The initiative will be led by FSU’s new faculty hire, Carrie Pettus-Davis.
Florida State University’s College of Social Work will launch an unprecedented research initiative this spring focusing on the re-entry of incarcerated persons into communities.
The initiative will be led by FSU’s new faculty hire, Carrie Pettus-Davis, one of social work’s leading experts in criminal justice and the decarceration of American prisons and jails through policy reform and service innovations.
The research initiative will include a four-state, eight-site, randomized controlled trial involving more than 1,000 participants in a mix of urban and rural communities. The four participating states are Florida, Texas, Pennsylvania and Louisiana. Pettus-Davis recently developed the model in collaboration with other researchers, practitioners and formerly incarcerated colleagues.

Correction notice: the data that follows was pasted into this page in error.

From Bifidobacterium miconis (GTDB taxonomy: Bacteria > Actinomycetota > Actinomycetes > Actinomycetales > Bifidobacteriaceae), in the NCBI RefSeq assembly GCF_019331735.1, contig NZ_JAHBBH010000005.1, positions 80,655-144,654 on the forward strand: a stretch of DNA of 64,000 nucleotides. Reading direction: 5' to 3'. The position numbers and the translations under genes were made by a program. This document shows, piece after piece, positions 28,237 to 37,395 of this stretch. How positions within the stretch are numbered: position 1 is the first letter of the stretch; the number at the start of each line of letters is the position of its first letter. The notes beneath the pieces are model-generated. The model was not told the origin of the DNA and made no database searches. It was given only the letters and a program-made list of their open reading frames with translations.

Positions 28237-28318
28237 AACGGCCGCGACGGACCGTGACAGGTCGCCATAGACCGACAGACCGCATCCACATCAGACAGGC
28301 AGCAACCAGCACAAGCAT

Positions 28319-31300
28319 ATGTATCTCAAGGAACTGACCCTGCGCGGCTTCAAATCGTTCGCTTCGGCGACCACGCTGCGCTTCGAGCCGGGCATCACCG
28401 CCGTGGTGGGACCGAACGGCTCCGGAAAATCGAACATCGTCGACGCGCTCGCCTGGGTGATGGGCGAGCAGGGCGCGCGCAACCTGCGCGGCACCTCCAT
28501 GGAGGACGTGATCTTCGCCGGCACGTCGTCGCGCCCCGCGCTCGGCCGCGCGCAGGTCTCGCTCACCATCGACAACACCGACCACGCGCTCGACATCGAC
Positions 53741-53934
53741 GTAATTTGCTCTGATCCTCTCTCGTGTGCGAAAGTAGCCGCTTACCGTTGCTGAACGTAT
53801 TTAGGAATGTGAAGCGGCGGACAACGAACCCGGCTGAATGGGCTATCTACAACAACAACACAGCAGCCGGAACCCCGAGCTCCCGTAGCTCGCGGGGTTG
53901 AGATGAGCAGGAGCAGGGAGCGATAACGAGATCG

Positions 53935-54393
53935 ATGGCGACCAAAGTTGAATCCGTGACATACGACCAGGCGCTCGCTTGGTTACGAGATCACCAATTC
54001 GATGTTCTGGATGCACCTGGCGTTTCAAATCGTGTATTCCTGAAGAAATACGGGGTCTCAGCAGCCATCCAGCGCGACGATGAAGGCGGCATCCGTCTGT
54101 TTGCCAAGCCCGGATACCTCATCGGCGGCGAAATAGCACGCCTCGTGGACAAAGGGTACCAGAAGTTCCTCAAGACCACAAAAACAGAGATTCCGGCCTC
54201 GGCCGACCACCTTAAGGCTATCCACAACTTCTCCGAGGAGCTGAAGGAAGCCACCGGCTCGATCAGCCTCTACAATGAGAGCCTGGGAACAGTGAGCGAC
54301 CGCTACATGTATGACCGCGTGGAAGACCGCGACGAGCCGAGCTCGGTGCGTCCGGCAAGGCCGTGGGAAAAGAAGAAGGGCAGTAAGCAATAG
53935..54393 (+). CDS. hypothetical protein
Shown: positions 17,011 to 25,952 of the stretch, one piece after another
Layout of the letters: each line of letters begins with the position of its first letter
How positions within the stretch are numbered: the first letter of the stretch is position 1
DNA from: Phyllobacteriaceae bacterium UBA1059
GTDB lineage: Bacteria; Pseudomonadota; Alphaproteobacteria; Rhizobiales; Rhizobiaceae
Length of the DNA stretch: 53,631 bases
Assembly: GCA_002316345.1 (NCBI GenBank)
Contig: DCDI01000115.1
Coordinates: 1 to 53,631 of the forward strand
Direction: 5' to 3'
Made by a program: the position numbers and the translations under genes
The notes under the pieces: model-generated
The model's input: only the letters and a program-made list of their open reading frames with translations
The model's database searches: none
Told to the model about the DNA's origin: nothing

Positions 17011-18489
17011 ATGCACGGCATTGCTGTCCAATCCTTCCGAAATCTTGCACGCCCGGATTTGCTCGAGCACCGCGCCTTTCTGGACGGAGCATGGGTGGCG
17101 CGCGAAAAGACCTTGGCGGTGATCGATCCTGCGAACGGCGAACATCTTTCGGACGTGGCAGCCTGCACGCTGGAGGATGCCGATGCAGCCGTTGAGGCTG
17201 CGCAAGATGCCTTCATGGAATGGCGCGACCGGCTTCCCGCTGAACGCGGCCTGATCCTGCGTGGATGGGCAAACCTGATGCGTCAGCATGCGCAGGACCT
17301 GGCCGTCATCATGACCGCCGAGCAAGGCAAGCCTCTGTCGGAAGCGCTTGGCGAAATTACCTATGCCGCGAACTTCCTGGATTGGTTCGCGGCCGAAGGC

“Data can inform significant reform,” Pettus-Davis said. “Our research initiative is uniquely positioned to identify the types of re-entry services most effective for reducing recidivism, fostering productive citizenship and benefiting individuals and communities across the country.”
Pettus-Davis, currently an assistant professor at the Brown School at Washington University in St. Louis, will join Florida State’s social work faculty in the summer of 2018. At Washington University, she is the founder and director of center-based initiatives focused on criminal justice innovations. She also co-leads the Promote Smart Decarceration Grand Challenge network — one of the 12 Grand Challenges for Social Work identified by the American Academy of Social Work and Social Welfare.